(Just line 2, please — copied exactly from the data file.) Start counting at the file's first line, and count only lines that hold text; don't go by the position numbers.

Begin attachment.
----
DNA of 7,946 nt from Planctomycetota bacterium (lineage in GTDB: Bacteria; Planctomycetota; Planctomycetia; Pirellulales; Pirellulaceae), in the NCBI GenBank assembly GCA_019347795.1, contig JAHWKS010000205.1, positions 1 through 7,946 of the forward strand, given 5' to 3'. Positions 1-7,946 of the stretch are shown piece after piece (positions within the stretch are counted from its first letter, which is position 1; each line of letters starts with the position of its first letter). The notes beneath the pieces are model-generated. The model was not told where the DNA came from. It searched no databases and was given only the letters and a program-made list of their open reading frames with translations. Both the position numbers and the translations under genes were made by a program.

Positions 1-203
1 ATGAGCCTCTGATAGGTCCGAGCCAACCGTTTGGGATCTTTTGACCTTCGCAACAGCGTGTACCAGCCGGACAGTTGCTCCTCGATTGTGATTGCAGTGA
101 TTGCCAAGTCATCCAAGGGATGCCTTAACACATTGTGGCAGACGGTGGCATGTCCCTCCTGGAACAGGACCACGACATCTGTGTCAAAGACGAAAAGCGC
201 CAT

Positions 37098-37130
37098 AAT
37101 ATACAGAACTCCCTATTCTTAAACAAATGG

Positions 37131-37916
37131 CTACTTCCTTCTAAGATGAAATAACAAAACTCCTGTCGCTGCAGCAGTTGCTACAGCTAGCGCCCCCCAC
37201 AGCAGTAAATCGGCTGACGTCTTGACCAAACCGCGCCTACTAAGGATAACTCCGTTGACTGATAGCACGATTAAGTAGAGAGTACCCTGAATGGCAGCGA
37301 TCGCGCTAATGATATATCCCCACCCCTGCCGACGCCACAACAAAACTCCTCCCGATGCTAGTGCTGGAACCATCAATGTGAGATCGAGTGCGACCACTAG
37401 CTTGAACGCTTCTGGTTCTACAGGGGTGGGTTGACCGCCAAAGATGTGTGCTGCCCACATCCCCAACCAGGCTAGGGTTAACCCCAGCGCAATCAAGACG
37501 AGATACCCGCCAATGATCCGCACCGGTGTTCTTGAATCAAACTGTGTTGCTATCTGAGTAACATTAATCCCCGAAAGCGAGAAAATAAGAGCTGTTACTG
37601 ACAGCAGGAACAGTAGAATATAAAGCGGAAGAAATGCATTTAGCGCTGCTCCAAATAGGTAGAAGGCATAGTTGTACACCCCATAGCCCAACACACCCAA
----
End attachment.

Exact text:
Positions 1-203